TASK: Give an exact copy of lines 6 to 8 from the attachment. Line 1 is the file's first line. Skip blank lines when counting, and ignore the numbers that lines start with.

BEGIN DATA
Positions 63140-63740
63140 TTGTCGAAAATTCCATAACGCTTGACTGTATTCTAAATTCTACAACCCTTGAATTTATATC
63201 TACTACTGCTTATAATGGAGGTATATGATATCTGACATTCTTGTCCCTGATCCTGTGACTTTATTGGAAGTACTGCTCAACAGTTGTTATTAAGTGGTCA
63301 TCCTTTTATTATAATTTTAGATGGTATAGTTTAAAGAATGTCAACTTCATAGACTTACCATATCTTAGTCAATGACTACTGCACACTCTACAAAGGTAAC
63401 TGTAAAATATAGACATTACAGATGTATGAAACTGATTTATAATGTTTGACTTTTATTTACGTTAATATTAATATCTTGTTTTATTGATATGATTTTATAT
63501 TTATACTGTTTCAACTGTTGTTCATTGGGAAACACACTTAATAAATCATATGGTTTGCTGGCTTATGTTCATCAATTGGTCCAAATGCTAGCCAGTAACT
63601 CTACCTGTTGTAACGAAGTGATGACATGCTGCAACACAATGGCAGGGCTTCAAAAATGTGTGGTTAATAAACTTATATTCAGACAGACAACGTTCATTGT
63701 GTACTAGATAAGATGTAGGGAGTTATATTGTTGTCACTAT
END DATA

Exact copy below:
63501 TTATACTGTTTCAACTGTTGTTCATTGGGAAACACACTTAATAAATCATATGGTTTGCTGGCTTATGTTCATCAATTGGTCCAAATGCTAGCCAGTAACT
63601 CTACCTGTTGTAACGAAGTGATGACATGCTGCAACACAATGGCAGGGCTTCAAAAATGTGTGGTTAATAAACTTATATTCAGACAGACAACGTTCATTGT
63701 GTACTAGATAAGATGTAGGGAGTTATATTGTTGTCACTAT